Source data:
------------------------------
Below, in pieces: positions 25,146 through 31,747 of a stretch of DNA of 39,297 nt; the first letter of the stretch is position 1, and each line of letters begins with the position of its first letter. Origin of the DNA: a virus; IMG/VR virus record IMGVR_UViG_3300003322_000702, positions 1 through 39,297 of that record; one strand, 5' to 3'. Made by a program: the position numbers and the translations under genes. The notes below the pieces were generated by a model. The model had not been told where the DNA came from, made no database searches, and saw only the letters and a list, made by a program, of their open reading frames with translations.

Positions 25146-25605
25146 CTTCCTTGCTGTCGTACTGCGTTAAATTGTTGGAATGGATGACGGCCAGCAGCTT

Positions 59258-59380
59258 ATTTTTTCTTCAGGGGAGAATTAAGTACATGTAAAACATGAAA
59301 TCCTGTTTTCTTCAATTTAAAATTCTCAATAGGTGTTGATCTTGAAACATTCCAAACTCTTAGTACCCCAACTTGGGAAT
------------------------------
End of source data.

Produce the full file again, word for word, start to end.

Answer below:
Below, in pieces: positions 25,146 through 31,747 of a stretch of DNA of 39,297 nt; the first letter of the stretch is position 1, and each line of letters begins with the position of its first letter. Origin of the DNA: a virus; IMG/VR virus record IMGVR_UViG_3300003322_000702, positions 1 through 39,297 of that record; one strand, 5' to 3'. Made by a program: the position numbers and the translations under genes. The notes below the pieces were generated by a model. The model had not been told where the DNA came from, made no database searches, and saw only the letters and a list, made by a program, of their open reading frames with translations.

Positions 25146-25605
25146 CTTCCTTGCTGTCGTACTGCGTTAAATTGTTGGAATGGATGACGGCCAGCAGCTT

Positions 59258-59380
59258 ATTTTTTCTTCAGGGGAGAATTAAGTACATGTAAAACATGAAA
59301 TCCTGTTTTCTTCAATTTAAAATTCTCAATAGGTGTTGATCTTGAAACATTCCAAACTCTTAGTACCCCAACTTGGGAAT